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Planes


A plane is the mathematical concept of an infinite, flat 2-dimensional field. For example, the computer screen is aligned on a plane. What we want to talk about here though, are planes in space; that is, an arbitrarily oriented, two-dimensional field within a three-dimensional space. An example of this would be a single triangle component of a 3-D graphic model, which lies along a plane. This is especially important for gaming and graphics systems such as collision detection and lighting. We need to be able to determine the exact orientation of the plane in space in order to add realistic effects.


General Form of a Plane

The general form of a plane in Cartesian coordinates is given by the equation:

\(Ax+By+Cz+D=0\)


Normal Form and Vector Form of a Plane

Generally, when we refer to a normal, we refer to a unit vector that is perpendicular to the specified plane. These are oftern called surface normals or simply normals.The normal form equation of a plane specifies the plane in terms of the direction cosines \({l, n, m}\) of the normal and the length \(p\) of the normal (assumed to be 1):

\(lx+my+nz=p\)

The equivalent vector form is \(r\cdot n=p\), where \(r\) is the position of a point on the plane, and \(n\) is a unit vector normal to the plane.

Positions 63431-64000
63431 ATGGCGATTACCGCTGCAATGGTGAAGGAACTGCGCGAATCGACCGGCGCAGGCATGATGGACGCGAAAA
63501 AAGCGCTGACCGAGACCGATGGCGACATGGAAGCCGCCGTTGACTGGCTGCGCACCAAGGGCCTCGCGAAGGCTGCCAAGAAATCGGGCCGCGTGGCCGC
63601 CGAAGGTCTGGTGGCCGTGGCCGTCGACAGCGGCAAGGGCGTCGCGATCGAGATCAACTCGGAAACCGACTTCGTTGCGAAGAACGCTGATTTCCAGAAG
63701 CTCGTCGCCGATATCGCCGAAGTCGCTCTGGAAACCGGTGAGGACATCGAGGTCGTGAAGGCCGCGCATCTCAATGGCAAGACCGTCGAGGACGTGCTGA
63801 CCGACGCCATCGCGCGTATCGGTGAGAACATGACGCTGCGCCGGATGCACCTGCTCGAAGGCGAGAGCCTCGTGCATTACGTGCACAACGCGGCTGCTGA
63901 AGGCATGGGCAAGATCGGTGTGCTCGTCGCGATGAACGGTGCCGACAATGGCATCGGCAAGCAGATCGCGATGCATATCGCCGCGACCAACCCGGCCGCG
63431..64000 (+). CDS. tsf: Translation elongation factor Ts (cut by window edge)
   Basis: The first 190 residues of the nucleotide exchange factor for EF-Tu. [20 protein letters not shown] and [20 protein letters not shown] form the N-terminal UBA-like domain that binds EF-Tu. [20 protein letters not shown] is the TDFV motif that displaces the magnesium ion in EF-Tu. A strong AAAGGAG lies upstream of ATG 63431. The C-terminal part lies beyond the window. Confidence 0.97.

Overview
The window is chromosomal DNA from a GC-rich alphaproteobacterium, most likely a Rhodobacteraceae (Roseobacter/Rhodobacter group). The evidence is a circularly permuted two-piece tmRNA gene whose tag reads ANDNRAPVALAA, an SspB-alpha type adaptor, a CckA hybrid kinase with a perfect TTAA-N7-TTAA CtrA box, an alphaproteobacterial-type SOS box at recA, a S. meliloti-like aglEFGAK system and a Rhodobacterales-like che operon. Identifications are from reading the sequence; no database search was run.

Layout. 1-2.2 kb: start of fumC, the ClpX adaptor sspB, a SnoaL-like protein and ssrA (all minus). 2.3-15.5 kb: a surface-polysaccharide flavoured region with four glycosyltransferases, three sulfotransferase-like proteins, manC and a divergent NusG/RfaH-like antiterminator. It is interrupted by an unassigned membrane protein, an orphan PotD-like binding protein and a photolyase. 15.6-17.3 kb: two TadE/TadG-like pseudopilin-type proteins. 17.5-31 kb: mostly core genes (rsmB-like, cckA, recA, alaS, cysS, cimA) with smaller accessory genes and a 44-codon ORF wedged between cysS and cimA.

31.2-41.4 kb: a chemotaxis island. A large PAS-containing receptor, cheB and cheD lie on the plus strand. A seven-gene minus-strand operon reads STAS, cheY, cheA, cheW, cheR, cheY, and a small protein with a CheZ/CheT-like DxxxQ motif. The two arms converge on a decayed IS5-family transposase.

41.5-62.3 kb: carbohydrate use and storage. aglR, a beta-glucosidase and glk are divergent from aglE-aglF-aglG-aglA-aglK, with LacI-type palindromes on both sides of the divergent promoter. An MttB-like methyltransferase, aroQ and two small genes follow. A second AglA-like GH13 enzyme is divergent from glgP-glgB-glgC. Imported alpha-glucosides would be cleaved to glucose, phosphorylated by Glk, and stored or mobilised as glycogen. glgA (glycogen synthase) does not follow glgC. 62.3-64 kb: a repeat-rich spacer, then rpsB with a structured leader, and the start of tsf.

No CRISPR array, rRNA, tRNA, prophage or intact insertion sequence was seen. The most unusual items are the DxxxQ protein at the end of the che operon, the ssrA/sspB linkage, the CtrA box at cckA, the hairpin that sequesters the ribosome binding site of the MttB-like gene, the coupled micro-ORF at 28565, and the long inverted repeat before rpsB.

Surface Normal
Surface Normal

Any point \(q\) is on the plane if and only if the dot product of a unit vector normal to the plane and the normalized vector \(\overrightarrow{rq}\) is zero. Often, some acceptable limit of closeness to zero (ε) is used.


Intercept Form of a Plane

The intercept form of a plane is:

\(\frac{x}{a}+\frac{y}{b}+\frac{z}{c}=1\)

Where \(a\), \(b\), and \(c\) are the intercepts on the \(x\), \(y\), and \(z\) axes, respectively.


Three-point Form of a Plane

The equation of a plane that passes through the three points \(x_1, y_1, z_1\), \(x_2, y_2, z_2\), and \(x_3, y_3, z_3\) is easily expressed in matrix form (refer to the linear algebra section on determinants):

\( \begin{vmatrix} x &y &z &1\\ x_1 &y_1 &z_1 &1\\ x_2 &y_2 &z_2 &1\\ x_3 &y_3 &z_3 &1\\ \end{vmatrix} =0\)


Parametric Form of Three-Point Equation

A plane that passes through the three points \(a,b,\) and \(c\) has the parametric equation:

\(r=a+λ(b-a)+μ(c-a)\)


Notes

(1)

A point \(x,y,z\) is in a plane containing point \((x_1,y_1,z_1)\) and perpendicular to a line with direction numbers {\(A,B,C\)} if and only if it satisfies the standard form equation:

\(A(x-x_1)+\)\(B(y-y_1)+\)\(C(z-z_1)=0\)

(2)

Where the angle between two planes is the angle between normals to those planes, the planes are parallel if and only if the dot product of the normals is \(\pm 1\). We can also state this in terms of the cosine of the the relative angle:

\(cos\,θ=\frac{A_1 A_2+B_1 B_2+C_1 C_2}{\sqrt{A_1^2+B_1^2+C_1^2}\sqrt{A_2^2+B_2^2+C_2^2}}\)



Analytic Geometry: Vectors